They say retirement is a time for you to relax and take care of yourself. I tried it once. The thought of waking up every morning with an empty calendar seemed great . . . while it lasted. I soon began to realize that no matter how hard I tried, the free time was getting to a level of mindlessness that I felt like I was wasting away. I thought about the ways to break the monotony and contemplated ceasing my break from reality. Then it dawned on me, retirement shouldn’t be about clearing my agenda, it should be about filling it with excitement, danger, relaxation, or all three at the same time. Whatever I desired.
I met a man named Liam recently at an Irish writing group. He came to the same conclusion as I did about how to spend one's time. We got to talking and shared many stories about our lives. After retirement, Liam decided to write poetry. He co-founded the Irish writer’s group which meets twice a month and has been an active member ever since. "Morning Music" is a piece written by Liam recently that I’m sure you all will find as soothing to the ears as it is to the soul.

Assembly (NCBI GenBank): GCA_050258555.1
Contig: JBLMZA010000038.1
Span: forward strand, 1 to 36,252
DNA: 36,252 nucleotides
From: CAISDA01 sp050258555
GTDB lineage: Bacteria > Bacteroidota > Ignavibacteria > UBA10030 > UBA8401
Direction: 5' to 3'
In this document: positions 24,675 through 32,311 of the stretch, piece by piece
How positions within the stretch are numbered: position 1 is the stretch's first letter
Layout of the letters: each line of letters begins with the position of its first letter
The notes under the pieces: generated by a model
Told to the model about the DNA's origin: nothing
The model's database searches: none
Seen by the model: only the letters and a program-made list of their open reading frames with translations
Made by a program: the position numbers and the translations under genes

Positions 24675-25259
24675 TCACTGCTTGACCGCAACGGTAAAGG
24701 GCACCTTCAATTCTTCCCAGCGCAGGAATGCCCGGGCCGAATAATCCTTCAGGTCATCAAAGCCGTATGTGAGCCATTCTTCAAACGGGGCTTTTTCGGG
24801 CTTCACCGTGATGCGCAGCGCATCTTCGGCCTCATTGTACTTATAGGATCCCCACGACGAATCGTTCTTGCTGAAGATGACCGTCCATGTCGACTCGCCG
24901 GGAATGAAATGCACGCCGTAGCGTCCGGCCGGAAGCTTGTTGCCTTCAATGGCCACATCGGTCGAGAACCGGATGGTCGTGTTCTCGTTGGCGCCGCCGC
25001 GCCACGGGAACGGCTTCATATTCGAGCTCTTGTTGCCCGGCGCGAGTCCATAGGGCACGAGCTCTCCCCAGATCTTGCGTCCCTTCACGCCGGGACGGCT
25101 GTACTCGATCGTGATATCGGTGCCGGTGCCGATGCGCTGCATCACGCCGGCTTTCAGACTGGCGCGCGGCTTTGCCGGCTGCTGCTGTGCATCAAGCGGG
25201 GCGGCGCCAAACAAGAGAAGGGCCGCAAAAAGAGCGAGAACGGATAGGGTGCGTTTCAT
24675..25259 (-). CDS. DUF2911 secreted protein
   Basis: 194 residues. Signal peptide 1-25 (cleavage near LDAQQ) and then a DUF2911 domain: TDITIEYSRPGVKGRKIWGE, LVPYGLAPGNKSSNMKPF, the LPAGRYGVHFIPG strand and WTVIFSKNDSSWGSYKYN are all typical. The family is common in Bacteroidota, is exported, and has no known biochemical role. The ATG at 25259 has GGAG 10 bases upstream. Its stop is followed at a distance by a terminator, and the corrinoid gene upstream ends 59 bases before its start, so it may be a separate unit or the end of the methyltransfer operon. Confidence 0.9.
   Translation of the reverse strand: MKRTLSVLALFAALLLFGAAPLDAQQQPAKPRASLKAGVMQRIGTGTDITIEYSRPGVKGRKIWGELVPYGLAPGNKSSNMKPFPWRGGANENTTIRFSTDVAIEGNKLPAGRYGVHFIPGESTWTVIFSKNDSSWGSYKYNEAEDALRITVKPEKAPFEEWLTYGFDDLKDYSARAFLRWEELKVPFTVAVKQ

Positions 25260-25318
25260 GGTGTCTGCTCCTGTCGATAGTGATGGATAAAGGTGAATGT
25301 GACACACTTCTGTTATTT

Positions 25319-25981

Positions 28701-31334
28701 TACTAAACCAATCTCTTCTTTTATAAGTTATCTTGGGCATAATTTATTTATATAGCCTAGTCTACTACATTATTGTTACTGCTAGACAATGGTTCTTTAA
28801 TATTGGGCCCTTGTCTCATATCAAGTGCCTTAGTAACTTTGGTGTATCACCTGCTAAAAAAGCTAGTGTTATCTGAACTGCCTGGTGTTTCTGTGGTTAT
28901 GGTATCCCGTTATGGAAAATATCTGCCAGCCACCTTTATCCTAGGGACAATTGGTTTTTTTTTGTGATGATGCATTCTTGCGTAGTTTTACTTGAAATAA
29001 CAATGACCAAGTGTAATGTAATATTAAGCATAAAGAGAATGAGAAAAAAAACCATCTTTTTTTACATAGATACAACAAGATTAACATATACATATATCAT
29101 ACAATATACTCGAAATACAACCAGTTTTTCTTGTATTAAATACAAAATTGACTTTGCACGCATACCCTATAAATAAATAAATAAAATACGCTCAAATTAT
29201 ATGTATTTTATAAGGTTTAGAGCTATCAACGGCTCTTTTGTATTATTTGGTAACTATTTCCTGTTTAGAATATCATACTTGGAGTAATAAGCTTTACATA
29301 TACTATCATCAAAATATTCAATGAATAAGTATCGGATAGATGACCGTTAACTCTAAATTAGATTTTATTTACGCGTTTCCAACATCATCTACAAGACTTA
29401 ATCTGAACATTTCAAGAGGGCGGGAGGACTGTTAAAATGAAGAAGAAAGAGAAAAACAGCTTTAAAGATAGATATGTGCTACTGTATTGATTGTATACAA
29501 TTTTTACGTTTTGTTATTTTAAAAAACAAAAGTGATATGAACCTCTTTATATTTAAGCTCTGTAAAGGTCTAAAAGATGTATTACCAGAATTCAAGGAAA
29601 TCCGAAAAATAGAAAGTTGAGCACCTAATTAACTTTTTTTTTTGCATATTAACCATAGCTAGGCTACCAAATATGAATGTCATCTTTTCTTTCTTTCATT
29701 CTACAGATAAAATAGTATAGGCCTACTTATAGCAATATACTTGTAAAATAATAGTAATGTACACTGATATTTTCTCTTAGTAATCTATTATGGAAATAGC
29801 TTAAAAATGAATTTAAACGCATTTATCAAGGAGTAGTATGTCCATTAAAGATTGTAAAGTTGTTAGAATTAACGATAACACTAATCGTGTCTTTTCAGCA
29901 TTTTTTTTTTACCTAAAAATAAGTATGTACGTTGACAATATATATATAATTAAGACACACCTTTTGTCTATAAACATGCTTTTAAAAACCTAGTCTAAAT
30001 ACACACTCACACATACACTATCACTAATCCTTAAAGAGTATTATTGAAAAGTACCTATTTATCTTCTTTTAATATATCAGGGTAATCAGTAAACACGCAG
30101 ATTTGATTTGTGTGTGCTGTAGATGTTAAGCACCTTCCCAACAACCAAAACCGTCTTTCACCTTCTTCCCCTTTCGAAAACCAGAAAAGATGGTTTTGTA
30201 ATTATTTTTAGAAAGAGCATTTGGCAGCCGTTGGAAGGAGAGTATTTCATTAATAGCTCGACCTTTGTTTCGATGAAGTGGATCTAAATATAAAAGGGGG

The sun rides its red horse along the mountain ridge,
then slowly flows down granite escarpments,
an expanding lake of light, infinite in its subtle
variations. In the valley below, life stretches
and, bleary-eyed, greets the fresh new day.
In the shallow river pools, spools of bubbles
rise as torpid trout shake the scales of night
from their silver backs and take off in search
of tidbits; darting in starts and fits,
parting weeds and gobbling careless flies.
Dragonflies, bees and drowsy beetles stir,
drone and click their absurd symphony
of sounds - the discordant, yet sweet, music
of morning. And now the tweet of birdsong,
an additional homage to the rising sun.
Liam | 69 | Leeds, England
Plans to swim the English Channel on his 100th birthday.